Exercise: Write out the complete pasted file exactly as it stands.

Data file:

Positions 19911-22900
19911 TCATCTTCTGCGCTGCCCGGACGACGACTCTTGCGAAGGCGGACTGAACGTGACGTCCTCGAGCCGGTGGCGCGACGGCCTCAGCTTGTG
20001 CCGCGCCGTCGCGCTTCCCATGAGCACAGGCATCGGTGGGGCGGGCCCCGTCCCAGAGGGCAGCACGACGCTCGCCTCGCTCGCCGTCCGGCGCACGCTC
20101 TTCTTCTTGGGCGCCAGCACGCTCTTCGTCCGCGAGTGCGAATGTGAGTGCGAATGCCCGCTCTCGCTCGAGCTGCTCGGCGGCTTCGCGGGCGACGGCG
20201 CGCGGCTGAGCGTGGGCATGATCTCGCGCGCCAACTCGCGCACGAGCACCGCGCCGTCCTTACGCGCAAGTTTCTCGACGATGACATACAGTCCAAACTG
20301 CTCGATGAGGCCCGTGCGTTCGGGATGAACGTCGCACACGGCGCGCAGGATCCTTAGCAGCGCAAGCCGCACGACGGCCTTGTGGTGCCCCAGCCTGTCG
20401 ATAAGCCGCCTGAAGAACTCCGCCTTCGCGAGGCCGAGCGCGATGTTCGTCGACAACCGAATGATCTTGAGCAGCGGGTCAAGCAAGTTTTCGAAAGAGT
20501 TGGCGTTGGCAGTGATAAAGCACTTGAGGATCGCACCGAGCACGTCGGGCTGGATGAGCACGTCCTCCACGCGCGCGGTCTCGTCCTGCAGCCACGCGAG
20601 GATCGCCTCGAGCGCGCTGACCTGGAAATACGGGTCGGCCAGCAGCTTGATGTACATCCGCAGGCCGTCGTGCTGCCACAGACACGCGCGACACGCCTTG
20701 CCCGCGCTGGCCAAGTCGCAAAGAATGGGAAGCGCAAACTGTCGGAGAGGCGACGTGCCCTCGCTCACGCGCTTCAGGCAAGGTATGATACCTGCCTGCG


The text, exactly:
Positions 19911-22900
19911 TCATCTTCTGCGCTGCCCGGACGACGACTCTTGCGAAGGCGGACTGAACGTGACGTCCTCGAGCCGGTGGCGCGACGGCCTCAGCTTGTG
20001 CCGCGCCGTCGCGCTTCCCATGAGCACAGGCATCGGTGGGGCGGGCCCCGTCCCAGAGGGCAGCACGACGCTCGCCTCGCTCGCCGTCCGGCGCACGCTC
20101 TTCTTCTTGGGCGCCAGCACGCTCTTCGTCCGCGAGTGCGAATGTGAGTGCGAATGCCCGCTCTCGCTCGAGCTGCTCGGCGGCTTCGCGGGCGACGGCG
20201 CGCGGCTGAGCGTGGGCATGATCTCGCGCGCCAACTCGCGCACGAGCACCGCGCCGTCCTTACGCGCAAGTTTCTCGACGATGACATACAGTCCAAACTG
20301 CTCGATGAGGCCCGTGCGTTCGGGATGAACGTCGCACACGGCGCGCAGGATCCTTAGCAGCGCAAGCCGCACGACGGCCTTGTGGTGCCCCAGCCTGTCG
20401 ATAAGCCGCCTGAAGAACTCCGCCTTCGCGAGGCCGAGCGCGATGTTCGTCGACAACCGAATGATCTTGAGCAGCGGGTCAAGCAAGTTTTCGAAAGAGT
20501 TGGCGTTGGCAGTGATAAAGCACTTGAGGATCGCACCGAGCACGTCGGGCTGGATGAGCACGTCCTCCACGCGCGCGGTCTCGTCCTGCAGCCACGCGAG
20601 GATCGCCTCGAGCGCGCTGACCTGGAAATACGGGTCGGCCAGCAGCTTGATGTACATCCGCAGGCCGTCGTGCTGCCACAGACACGCGCGACACGCCTTG
20701 CCCGCGCTGGCCAAGTCGCAAAGAATGGGAAGCGCAAACTGTCGGAGAGGCGACGTGCCCTCGCTCACGCGCTTCAGGCAAGGTATGATACCTGCCTGCG